What is Carpal Tunnel Syndrome?
Carpal tunnel syndrome (CTS) is a condition that affects the hand and wrist. The carpal tunnel is a small space in the wrist through which the median nerve and tendons pass. This nerve controls movement and sensation in the thumb and first three fingers. CTS occurs when the median nerve is compressed, causing pain, tingling, numbness, or weakness in the hand and wrist.
Understand the Carpal Tunnel ?
The carpal tunnel is a narrow passage formed by the bones of the wrist and the ligaments that are wrapped around them. The median nerve and tendons that move the fingers and thumb pass through this tunnel and into the hand. As you can see in the video below.
Causes of Carpal Tunnel Syndrome
As with any condition, there can be multiple causes of carpal tunnel syndrome. In many cases, it is the result of a combination of factors. Some of the most common causes include:
- Repetitive motions: Frequent movements or positions that put stress on the wrist can lead to CTS. This is often seen in people who do a lot of typing, using tools, or playing musical instruments.
- Wrist injury: A blow to the wrist or other type of trauma can cause damage to the median nerve. This can lead to inflammation and swelling, which puts pressure on the nerve and leads to CTS.
- Arthritis: The inflammation associated with arthritis can also compress the median nerve and cause CTS.
- Pregnancy: Changes in hormone levels and fluid retention during pregnancy can lead to CTS. This is often seen in women who are pregnant with twins or triplets.
- Medical conditions: There are a number of medical conditions that can increase the risk of developing CTS, including diabetes, thyroid problems, and Lupus.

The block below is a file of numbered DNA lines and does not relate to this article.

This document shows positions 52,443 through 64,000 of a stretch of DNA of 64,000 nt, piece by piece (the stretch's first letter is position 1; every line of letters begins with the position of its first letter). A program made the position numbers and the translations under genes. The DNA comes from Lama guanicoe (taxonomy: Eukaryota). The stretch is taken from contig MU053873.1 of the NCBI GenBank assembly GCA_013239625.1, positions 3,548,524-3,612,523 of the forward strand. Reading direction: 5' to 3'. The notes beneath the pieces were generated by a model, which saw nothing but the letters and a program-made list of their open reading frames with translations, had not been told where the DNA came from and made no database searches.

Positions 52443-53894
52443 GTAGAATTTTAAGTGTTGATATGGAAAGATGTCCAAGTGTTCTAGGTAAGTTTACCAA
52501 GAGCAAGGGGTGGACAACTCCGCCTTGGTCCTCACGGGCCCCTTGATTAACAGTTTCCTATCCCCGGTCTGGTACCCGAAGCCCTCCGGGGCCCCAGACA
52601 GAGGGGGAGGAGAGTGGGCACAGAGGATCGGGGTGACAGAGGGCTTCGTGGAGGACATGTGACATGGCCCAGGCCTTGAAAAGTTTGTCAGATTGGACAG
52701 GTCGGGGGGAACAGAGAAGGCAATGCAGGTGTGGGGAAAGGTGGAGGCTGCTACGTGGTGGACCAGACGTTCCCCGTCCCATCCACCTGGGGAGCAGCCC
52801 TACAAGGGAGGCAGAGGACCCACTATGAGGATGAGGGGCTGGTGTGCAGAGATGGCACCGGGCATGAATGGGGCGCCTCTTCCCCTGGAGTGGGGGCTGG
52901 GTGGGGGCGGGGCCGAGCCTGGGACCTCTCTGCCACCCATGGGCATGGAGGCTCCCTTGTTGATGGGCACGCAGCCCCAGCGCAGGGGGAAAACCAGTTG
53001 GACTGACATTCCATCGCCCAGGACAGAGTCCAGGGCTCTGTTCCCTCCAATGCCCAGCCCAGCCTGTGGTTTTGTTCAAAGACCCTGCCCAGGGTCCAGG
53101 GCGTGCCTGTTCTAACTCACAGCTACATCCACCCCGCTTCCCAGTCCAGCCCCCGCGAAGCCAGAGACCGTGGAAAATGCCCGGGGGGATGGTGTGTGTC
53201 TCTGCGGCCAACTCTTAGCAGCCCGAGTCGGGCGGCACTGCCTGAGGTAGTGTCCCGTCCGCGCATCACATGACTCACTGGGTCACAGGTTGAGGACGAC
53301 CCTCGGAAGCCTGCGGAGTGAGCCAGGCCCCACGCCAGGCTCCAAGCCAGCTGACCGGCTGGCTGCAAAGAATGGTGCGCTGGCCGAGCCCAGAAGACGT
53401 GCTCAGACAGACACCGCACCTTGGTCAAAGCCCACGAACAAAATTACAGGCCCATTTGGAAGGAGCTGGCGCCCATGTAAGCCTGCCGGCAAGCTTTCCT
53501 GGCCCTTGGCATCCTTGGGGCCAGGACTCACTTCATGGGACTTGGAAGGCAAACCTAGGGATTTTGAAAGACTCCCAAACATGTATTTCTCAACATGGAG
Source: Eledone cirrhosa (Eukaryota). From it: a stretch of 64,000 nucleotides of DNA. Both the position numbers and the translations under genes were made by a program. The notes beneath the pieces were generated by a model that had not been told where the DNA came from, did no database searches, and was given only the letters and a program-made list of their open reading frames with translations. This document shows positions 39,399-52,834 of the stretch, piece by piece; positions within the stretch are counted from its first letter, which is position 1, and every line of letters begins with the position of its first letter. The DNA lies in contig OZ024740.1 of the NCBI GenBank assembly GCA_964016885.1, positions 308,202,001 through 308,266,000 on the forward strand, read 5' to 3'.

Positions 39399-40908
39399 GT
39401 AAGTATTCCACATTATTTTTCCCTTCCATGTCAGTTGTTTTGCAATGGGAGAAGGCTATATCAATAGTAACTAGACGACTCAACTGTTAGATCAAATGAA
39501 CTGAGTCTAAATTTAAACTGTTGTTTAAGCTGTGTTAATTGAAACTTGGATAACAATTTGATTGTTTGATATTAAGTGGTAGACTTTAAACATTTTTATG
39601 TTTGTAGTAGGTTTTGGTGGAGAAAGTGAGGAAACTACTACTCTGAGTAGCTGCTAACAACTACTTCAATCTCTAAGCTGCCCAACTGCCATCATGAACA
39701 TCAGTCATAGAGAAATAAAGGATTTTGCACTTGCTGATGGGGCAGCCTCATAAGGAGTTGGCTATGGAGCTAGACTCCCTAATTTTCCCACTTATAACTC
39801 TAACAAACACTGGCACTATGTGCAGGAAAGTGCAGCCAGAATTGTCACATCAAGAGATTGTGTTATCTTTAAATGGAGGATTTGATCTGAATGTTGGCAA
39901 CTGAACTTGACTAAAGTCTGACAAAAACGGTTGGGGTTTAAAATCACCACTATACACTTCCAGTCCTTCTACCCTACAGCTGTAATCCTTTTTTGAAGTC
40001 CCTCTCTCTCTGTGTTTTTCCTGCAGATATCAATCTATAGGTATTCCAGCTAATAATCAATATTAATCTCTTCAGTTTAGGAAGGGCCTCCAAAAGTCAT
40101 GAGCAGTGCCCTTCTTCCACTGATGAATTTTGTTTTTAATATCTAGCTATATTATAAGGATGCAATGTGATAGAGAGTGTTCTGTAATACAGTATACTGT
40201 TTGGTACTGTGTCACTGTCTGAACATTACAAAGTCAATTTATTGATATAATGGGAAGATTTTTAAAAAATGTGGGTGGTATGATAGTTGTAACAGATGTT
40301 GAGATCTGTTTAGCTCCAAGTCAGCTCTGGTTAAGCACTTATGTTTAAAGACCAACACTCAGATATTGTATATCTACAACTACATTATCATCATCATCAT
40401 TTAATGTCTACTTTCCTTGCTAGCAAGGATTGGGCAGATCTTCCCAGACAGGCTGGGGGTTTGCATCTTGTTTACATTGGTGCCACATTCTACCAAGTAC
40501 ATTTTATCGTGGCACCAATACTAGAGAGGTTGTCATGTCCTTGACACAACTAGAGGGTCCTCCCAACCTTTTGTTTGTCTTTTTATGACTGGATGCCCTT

Symptoms of CTS?
The earliest signs of CTS can include tingling, numbness, and burning sensations in the fingers, particularly the thumb, index, and middle fingers. As the condition progresses, these sensations may worsen, and you may notice that the affected fingers feel weak or clumsy. Pain may also start to occur, and it can radiate up the arm to the shoulder or even the neck. In some cases, the pain may be severe enough to wake you up from sleep.
Who are most affected by CTS?
People who use their hands and wrists in repetitive motions, such as typing and using a mouse, are at the highest risk for developing CTS. These include office workers, computer programmers, assembly line workers, and factory workers. People who spend hours a day playing video games or doing other activities that require frequent use of the hands and wrists may also be at risk.
The elderly are also at greater risk for developing CTS. With age come a decrease in strength and flexibility in the hands and wrists, which can put strain on the muscles and tendons that make up the carpal tunnel.
How to Prevent CTS at Home?
Here are some of the best ways to prevent CTS:
- Take frequent breaks: Using your hands and wrists for extended periods of time can lead to CTS. Take frequent breaks throughout the day to give your hands a rest and reduce your risk of developing CTS.
- Use ergonomic workstations: When possible, use an ergonomic workstation. This includes a desk, chair, and keyboard that are all designed to reduce the strain on your wrists and hands.
- Wear a splint: A wrist splint can be used to keep your wrists in a neutral position to reduce pressure on the median nerve. Make sure to wear the splint as instructed by your doctor.
- Exercise your wrists: Exercising your wrists can help reduce the risk of CTS. Try gripping a ball in your hands and slowly rotating your wrists in circles.